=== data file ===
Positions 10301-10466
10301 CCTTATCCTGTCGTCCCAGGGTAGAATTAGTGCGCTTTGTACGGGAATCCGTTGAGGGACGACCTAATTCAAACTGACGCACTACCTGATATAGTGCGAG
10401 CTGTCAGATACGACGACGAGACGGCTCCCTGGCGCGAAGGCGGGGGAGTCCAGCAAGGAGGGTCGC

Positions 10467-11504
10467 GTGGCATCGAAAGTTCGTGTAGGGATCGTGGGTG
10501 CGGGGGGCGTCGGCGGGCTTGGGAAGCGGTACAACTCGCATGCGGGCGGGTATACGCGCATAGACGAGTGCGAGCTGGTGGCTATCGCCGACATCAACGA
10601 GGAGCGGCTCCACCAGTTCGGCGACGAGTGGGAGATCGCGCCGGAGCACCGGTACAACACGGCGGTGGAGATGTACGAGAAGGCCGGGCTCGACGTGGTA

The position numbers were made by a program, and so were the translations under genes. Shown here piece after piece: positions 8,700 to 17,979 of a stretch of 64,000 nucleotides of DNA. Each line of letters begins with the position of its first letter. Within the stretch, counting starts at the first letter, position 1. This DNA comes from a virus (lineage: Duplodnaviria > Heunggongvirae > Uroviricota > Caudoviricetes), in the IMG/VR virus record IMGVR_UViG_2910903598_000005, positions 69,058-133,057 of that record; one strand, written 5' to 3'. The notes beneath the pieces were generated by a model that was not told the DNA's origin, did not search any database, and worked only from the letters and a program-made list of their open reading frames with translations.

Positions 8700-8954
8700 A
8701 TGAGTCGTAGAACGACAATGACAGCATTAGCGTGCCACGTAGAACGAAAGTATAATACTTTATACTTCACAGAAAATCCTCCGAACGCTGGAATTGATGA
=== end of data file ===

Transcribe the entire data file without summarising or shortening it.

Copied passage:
Positions 10301-10466
10301 CCTTATCCTGTCGTCCCAGGGTAGAATTAGTGCGCTTTGTACGGGAATCCGTTGAGGGACGACCTAATTCAAACTGACGCACTACCTGATATAGTGCGAG
10401 CTGTCAGATACGACGACGAGACGGCTCCCTGGCGCGAAGGCGGGGGAGTCCAGCAAGGAGGGTCGC

Positions 10467-11504
10467 GTGGCATCGAAAGTTCGTGTAGGGATCGTGGGTG
10501 CGGGGGGCGTCGGCGGGCTTGGGAAGCGGTACAACTCGCATGCGGGCGGGTATACGCGCATAGACGAGTGCGAGCTGGTGGCTATCGCCGACATCAACGA
10601 GGAGCGGCTCCACCAGTTCGGCGACGAGTGGGAGATCGCGCCGGAGCACCGGTACAACACGGCGGTGGAGATGTACGAGAAGGCCGGGCTCGACGTGGTA

The position numbers were made by a program, and so were the translations under genes. Shown here piece after piece: positions 8,700 to 17,979 of a stretch of 64,000 nucleotides of DNA. Each line of letters begins with the position of its first letter. Within the stretch, counting starts at the first letter, position 1. This DNA comes from a virus (lineage: Duplodnaviria > Heunggongvirae > Uroviricota > Caudoviricetes), in the IMG/VR virus record IMGVR_UViG_2910903598_000005, positions 69,058-133,057 of that record; one strand, written 5' to 3'. The notes beneath the pieces were generated by a model that was not told the DNA's origin, did not search any database, and worked only from the letters and a program-made list of their open reading frames with translations.

Positions 8700-8954
8700 A
8701 TGAGTCGTAGAACGACAATGACAGCATTAGCGTGCCACGTAGAACGAAAGTATAATACTTTATACTTCACAGAAAATCCTCCGAACGCTGGAATTGATGA